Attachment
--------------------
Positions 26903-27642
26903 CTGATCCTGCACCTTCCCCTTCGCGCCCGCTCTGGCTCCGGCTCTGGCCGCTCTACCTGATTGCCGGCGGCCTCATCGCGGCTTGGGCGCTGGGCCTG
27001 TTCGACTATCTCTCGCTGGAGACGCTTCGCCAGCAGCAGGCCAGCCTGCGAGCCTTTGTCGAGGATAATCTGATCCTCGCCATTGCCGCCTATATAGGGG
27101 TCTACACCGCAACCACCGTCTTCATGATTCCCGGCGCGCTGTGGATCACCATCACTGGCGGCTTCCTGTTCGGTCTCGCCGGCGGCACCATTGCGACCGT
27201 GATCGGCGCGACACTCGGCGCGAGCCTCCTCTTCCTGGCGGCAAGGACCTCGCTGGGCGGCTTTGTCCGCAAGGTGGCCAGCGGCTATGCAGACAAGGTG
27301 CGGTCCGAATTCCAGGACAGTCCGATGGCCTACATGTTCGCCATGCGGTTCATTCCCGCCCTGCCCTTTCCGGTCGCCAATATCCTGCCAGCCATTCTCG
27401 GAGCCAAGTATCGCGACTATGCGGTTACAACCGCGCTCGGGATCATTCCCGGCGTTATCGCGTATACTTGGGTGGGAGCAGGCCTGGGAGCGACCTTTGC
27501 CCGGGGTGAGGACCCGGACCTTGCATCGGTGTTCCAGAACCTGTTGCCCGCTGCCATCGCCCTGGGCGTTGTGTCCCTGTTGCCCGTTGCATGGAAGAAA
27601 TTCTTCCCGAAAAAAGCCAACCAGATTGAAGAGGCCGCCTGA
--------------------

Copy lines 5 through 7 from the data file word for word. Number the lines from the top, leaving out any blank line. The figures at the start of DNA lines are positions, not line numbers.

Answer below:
27201 GATCGGCGCGACACTCGGCGCGAGCCTCCTCTTCCTGGCGGCAAGGACCTCGCTGGGCGGCTTTGTCCGCAAGGTGGCCAGCGGCTATGCAGACAAGGTG
27301 CGGTCCGAATTCCAGGACAGTCCGATGGCCTACATGTTCGCCATGCGGTTCATTCCCGCCCTGCCCTTTCCGGTCGCCAATATCCTGCCAGCCATTCTCG
27401 GAGCCAAGTATCGCGACTATGCGGTTACAACCGCGCTCGGGATCATTCCCGGCGTTATCGCGTATACTTGGGTGGGAGCAGGCCTGGGAGCGACCTTTGC